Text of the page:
Tuesday, 10 June 2008

Statistical Sources

West Virginia Highlands Conservancy. Mountaintop Removal Strip Mining Statistics. Retrieved June 10, 2008, from http://www.wvhighlands.org

This website provides updated, in-depth statistical research on mountaintop removal practices in West Virginia. Some of the statistics provides are: Between 1992 and 2002, 380,000 acres of mountain tops were destroyed; the 800+ square miles of mountains estimated to be already destroyed equals a one-quarter mile wide swath of destruction from New York to San Francisco; and Over 1,000 miles of West Virginia streams have been buried by mountaintop removal valley fills which is longer than the Ohio River. These statistics cover the wide range of destruction that mountaintop removal has produced on West Virginia turf. These statistics, and the many more listed on the web page, would be useful to a researcher because they truly put into perspective the damage that mountaintop removal has had on the land. A researcher could use these statistics for factual, credible evidence of the practice's impact on the planet.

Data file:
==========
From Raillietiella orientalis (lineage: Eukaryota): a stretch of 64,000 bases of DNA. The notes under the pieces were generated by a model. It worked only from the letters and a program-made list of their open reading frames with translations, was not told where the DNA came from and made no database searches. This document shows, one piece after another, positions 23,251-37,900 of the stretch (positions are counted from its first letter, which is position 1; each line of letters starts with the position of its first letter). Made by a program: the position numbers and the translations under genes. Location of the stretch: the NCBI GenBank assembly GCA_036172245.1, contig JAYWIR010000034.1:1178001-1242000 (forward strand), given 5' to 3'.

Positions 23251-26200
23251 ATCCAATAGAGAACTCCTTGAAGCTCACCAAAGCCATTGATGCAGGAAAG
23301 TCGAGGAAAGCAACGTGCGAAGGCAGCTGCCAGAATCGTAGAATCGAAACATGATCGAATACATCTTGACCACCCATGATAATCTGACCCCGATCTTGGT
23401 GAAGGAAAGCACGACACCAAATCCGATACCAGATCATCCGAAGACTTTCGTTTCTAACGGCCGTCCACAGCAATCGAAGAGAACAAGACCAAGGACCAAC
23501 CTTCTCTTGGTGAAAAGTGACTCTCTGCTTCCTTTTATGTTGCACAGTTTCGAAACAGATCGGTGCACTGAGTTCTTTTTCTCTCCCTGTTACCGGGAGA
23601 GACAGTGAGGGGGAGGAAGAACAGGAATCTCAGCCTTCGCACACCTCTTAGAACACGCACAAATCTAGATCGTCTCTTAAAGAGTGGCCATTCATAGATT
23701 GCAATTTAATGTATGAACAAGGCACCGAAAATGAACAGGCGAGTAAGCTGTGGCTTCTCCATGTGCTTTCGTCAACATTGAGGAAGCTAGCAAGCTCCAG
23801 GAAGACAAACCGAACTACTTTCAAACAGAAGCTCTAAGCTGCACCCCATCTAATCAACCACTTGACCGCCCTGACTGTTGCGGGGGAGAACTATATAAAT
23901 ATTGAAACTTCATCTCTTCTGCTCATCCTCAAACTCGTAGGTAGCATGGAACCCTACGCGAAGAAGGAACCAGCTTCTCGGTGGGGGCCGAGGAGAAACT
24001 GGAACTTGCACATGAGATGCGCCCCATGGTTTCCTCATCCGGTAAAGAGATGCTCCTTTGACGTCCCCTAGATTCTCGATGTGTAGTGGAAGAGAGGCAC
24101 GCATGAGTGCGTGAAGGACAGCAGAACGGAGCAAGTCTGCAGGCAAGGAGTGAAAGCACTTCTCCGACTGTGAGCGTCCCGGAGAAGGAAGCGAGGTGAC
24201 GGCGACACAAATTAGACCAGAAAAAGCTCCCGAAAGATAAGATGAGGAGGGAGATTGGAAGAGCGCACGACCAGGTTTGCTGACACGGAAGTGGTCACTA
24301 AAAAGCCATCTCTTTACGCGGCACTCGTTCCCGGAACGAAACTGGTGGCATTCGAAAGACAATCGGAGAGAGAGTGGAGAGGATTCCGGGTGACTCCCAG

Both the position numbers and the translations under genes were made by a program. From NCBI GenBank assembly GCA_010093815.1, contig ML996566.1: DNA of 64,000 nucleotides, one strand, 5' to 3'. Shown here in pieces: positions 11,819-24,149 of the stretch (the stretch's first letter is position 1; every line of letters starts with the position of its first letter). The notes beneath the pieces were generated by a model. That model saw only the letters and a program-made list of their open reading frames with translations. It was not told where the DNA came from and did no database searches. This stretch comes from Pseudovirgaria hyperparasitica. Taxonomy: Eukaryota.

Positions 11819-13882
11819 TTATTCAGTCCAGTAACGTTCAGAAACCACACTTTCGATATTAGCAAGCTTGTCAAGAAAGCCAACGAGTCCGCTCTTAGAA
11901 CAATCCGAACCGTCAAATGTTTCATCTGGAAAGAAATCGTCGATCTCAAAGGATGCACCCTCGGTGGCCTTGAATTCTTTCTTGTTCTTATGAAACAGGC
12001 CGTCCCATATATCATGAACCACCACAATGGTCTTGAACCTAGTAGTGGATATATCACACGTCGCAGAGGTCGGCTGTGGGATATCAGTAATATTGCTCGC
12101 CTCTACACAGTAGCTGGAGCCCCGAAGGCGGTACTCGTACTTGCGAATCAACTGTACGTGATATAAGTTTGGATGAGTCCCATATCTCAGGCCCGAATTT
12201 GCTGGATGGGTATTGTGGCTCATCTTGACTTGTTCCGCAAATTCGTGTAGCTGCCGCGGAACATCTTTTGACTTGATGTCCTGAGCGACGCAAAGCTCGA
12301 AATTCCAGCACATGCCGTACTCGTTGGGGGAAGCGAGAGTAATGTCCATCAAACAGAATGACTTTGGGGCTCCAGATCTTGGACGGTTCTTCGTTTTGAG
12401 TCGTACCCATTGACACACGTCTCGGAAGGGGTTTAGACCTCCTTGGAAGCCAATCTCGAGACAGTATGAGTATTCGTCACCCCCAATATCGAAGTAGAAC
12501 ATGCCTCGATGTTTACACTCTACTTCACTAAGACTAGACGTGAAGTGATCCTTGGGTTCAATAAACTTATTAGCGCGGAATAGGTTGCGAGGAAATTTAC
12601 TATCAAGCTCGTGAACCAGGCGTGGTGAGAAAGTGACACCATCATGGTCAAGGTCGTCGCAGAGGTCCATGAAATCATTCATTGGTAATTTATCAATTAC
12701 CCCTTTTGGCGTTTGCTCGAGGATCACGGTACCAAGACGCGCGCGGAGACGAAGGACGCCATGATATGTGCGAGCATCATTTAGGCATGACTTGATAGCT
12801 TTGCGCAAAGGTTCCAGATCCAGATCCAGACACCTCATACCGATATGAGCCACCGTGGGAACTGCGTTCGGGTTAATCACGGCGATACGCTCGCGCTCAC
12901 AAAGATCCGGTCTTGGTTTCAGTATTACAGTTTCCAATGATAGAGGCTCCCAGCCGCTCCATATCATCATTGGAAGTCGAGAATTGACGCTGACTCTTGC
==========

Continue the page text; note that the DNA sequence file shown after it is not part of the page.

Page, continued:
Appalachian Voices. Mountaintop Removal Coal Mining in Central Appalachia: An Overview for the Congress of the United States. Retrieved June 10, 2008, from http://www.appvoices.org/images/uploads/AppVoicesMTRBooklet_web.pdf

This booklet put together by the Appalachian Voices organization is presentational information for Congress and provides detailed statistical information to show the impact of mountaintop removal. Some of the statistics include: In West Virginia, mountaintop removal has brought fewer jobs to the area, amounting to only 1.2% of employment; mountaintop removal mining in West Virginia produces less than 60 mst/yr of the nation's total annual production of 1100 mst.; and West Virginia's streams now contain between .35 and 2.3 p/m antimony in them. The statistics provided are very specific and revealing of how the practice has lowered environmental and economic standards in the West Virginia region. These statistics would be useful to a researcher because they also allow the researcher to see in factual and numerical terms just how much the mountaintop removal practice ha affected the area in all aspects. The researcher would be able to to prove and measure destruction with these variables in however he or she used the information.

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